You were also part of a one-off supergroup project featuring Dieter Moebius from Cluster, engineer Conny Plank, Kraan musicians: Johannes Pappert and Helmut Hattler, and Okko Bekker. What’s the story behind making ‘Liliental’?
1976 Möbius invited me to a collaboration album to be recorded at Conny Plank’s studio. He gave us seven days of his studio capacity. In the moment we arrived at Conny’s studio Kraan – who had just finished the recordings for their next album – departed. But before they really departed we had some coffees and cigarettes. And due to a spontaneous decision Hattler and Pappert were invited to our collaboration. Both musicians joined us for all seven days. ‘Liliental’ was a project with open end. We did not have any concept or compositions – nothing. The pieces were improvised to be followed by post-production treatments months later.
Several very interesting releases followed, ‘Biotop’, ‘In die Nacht’, ‘Musik an der Grenze’, ‘Musik im Schatten’, ‘Spät – Europa’, ‘Litia’, ‘Musik Unter Tage’.
Soon after the “romantic” pieces which you can hear on ‘Nachtstücke’ I began in 1979 to experiment with Moog Sonic Six and the drum machine Roland CR78. The duration of the pieces should not exceed three minutes. The pseudo-pop direction of my four Sky albums interested me approximal three years. Finally (‘Litia’) I even purchased the MFB 512 which was one of the first digital rhythm machines. Anyway, already 1982 my interest in this kind of pseudo-pop decreased totally. But I had to fulfill a contract with Sky Records for two more albums. So having no alternative I recorded ‘In die Nacht’ and ‘Litia’. But all along I was much more interested in “Industrial Music”. Of course Sky Records was not ready to release such noisy stuff. Dammned hippies, haha. So I let the cassette labels Yorkhouse Records (UK) and Aeon (USA) release my more abstract music parallel to the Sky releases. These four cassettes stylistically picked up the thread of what I began in the late 60s and very early 70s.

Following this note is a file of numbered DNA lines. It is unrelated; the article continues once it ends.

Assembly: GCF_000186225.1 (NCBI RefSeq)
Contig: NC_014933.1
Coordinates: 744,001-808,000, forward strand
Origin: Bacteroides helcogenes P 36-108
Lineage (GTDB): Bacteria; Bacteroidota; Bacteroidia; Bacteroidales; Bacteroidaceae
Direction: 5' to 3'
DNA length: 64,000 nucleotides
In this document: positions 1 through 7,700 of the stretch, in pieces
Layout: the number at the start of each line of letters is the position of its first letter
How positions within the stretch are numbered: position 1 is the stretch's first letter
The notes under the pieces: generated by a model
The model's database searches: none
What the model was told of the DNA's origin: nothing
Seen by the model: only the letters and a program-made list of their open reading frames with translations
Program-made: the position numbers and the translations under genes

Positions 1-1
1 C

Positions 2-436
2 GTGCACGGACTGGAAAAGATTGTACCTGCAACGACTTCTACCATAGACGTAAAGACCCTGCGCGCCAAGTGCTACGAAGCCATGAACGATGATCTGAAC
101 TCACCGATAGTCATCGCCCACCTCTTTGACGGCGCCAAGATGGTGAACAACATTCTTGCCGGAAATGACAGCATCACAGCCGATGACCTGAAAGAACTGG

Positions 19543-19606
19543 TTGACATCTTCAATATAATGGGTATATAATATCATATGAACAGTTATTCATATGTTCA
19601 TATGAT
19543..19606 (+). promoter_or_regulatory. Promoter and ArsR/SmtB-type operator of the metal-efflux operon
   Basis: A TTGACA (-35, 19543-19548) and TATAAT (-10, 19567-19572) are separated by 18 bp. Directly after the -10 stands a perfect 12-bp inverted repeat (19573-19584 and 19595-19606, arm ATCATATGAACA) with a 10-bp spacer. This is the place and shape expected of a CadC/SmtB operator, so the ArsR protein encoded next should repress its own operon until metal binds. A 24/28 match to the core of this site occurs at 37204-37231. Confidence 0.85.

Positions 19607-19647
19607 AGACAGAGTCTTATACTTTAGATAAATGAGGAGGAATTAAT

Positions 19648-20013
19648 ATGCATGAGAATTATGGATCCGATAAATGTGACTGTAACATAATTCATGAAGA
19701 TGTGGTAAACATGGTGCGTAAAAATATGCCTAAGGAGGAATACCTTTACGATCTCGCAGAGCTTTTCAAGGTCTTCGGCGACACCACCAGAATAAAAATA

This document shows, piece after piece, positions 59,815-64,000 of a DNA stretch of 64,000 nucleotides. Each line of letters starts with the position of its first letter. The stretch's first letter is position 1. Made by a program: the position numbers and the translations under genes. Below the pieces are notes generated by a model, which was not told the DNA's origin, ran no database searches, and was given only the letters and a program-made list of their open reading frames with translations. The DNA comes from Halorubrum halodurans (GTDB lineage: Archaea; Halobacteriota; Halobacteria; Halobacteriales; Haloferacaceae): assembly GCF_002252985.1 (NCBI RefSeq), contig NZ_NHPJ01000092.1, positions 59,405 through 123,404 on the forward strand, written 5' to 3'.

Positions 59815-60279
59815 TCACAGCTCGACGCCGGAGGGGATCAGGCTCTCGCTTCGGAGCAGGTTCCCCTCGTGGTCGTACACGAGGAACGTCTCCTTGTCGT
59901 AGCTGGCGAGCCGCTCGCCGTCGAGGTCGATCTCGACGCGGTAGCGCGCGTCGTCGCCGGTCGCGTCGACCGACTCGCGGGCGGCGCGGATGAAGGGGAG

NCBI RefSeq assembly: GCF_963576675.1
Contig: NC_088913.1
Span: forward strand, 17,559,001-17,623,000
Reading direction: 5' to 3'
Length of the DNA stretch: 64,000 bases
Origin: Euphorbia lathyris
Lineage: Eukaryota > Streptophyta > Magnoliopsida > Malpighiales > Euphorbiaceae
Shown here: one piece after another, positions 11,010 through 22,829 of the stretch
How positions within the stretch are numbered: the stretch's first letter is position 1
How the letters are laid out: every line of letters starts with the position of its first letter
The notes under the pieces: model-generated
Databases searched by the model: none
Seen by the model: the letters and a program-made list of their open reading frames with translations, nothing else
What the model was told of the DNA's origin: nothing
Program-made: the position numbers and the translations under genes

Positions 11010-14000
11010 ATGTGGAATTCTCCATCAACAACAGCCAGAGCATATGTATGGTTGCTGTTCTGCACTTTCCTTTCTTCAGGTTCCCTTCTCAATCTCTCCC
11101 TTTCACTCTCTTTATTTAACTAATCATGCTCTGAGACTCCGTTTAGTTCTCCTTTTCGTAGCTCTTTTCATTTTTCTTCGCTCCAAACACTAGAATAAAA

Your approach changed quite a bit on ‘Formen letzter Hausmusik’. What’s the story about this unique album?
To me this album is one of the most important releases because it is the missing link between my musical past of the early 70s and my musical future, only interrupted for three years by the Sky period. More than half of the pieces on ‘Formen letzter Hausmusik’ has been recorded between 1970 – 1974. And it is important because it clearly shows the beginning of my further musical and esthetic development. Here once again thanks to Steven Stapleton for having released ‘Formen letzter Hausmusik’ on United Dairies.
You began moving toward more abstract sound collages.
As I already said above: I lost interest in all that electronic stuff connoted with Kraut, although Kraftwerk, Can, Neu! and Cluster remain as heroes. But my own musical targets tend into a more abstract direction, hopefully far away from fashionable trends.
What about the Club of Rome or Hematic Sunsets? How would you classify these in your discography?
The moniker “Club of Rome” was no more than a test to see whether the respective music also sells without my name. I never used it again although ADN immediately sold all copies of the cassette. The Hematic Sunsets (anagram of my name) is a project to satisfy my secret (?) passion for cheesy lounge music. In a way it stands in the tradition of the Sky albums but without their strange seriousness. ‘Aroma Club 1 – 4’ have all the same sound source: A cheap Yamaha home organ. Only the 5th one (‘Aroma Club Adieu’, released a month ago) is a mixture of Yamaha, old analog synths and other sources. This is definitely the final album of the Hematic Sunsets. Mission accomplished.
How was to collaborate with Moebius in 2012?